The Cons of Girl Scout Cookies: Do sales really help the Girl Scouts?

Noelle DeAntonellis, Staff Writer

Everyone seems to love Girl Scout cookies, but they seem to have changed, for better or for worse. Many people only buy Girl Scout cookies because of how cute the girls look, and not because they actually like the taste of the cookie. Did you know that the bakers recently got rid of the popular “Thanks-A-Lot” cookie? This is a vanilla cookie with chocolate on the back, and “thank you” in different languages on the top. These were one of the most popular cookies until they got rid of it. Most people didn’t know this, and once they found out, they were so upset and decided not to buy as many cookies. Maybe they don’t have enough money, but whatever the reason, they are getting rid of flavors that many people love to bring a new cookie out that isn’t as popular. Clearly, they are running out of creativity with their names because many people have said how dumb the new names sound. For example, “Toast Yays’ came out last year and replaced the “Thanks A Lot.” These cookies are similar to the “Thanks a Lot,” but they have vanilla on the bottom instead of chocolate, and they don’t have any words. People not only like them less but are discouraged by the name, too.

In addition, Girl Scout cookies are a big part of destroying forests. Did you know that all of the Girl Scout cookies use a decent amount of palm oil in the recipe? Palm oil, if you didn’t know, is an edible vegetable oil that is in a lot of foods, and because of this, it is a major driver of deforestation. The bakers even stated, when asked, “We will continue to work with our suppliers to increase our use of sustainable palm oil with a goal to get 100% segregated sustainable palm oil when it becomes logistically and financially feasible.” They still say that they use palm oil on their website, and have many members that are debating about whether they still want to sell them or not.

Moreover, in different areas of the country, there are different bakers who make different recipes of specific cookies. For instance, the S’more cookie, which is no longer being sold, (and also my personal favorite cookie,) would be a graham cracker, with a thin layer of marshmallow frosting, and a thick coating of chocolate in one area. Yet in another area you would have gotten a sandwich cookie with frosting and fudge in the middle, and a bit of a maple flavor.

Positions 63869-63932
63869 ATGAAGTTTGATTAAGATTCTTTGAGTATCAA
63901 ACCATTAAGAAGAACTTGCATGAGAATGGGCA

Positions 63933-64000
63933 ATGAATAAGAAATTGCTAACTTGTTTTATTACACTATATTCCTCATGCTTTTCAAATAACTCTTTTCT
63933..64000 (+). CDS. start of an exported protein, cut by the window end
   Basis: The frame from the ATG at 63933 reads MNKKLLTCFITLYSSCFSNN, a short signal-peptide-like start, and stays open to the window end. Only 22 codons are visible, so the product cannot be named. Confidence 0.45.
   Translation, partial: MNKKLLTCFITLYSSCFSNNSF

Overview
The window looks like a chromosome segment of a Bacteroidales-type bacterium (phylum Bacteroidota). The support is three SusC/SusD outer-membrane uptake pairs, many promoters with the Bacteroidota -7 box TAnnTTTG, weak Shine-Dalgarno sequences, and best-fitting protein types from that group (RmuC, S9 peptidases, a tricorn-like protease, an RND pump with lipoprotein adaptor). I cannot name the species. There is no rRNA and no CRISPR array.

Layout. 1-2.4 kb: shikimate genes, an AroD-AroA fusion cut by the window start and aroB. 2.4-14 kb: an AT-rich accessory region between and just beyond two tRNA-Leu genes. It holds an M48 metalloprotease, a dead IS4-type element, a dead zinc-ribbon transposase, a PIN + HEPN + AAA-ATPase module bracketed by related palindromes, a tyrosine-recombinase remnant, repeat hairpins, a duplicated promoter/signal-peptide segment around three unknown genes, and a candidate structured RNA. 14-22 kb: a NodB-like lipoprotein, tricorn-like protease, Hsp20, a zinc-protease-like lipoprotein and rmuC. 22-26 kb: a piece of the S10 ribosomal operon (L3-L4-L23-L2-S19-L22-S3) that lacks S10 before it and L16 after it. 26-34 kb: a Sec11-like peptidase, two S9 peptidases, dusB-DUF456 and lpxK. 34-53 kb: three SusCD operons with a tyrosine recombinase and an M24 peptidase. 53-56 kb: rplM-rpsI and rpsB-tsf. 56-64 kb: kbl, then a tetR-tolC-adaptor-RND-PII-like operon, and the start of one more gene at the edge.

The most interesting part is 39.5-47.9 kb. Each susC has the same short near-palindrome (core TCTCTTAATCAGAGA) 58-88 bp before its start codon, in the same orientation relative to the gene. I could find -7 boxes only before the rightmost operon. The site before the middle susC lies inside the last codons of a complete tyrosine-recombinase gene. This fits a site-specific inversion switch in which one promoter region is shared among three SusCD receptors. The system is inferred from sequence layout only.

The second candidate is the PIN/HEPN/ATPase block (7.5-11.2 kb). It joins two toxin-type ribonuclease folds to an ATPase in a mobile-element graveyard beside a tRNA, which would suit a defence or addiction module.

Last but not least, have you ever thought about how much money the troops actually earn and get to use for their activities for all of their cookie selling? Just from my own experience, I know that my troop barely got any money from selling the $5 box of cookies. After some research, I found that, according to, “In 2014, CBS Minnesota broke down the price of a box of cookies, which was then $4. They found that 27 percent of the cost — $1.08 — went into making, packaging, and shipping the cookies, 19 percent (76 cents) went toward the Girl Scouts’ volunteer program, 15 percent (61 cents) went toward funding scout camps, 12 percent (49 cents) went into funding leadership programs, and 6 percent (22 cents) went into the coffers of local administration. That leaves only about 21 percent (84 cents) that goes directly to the troop.” This means that barely any of the money people may be giving the troops for their girl scout cookies is actually going to the troops.

All in all, Girl Scout cookies may not be what you think they are. They have many cons to them that most people don’t care about or just glance over. However, some of these cons are real concern that should be heard. We can no longer ignore the cons of these delicious treats; people have to realize what is going on and understand it, or they will continue manipulating customers as well as the girls.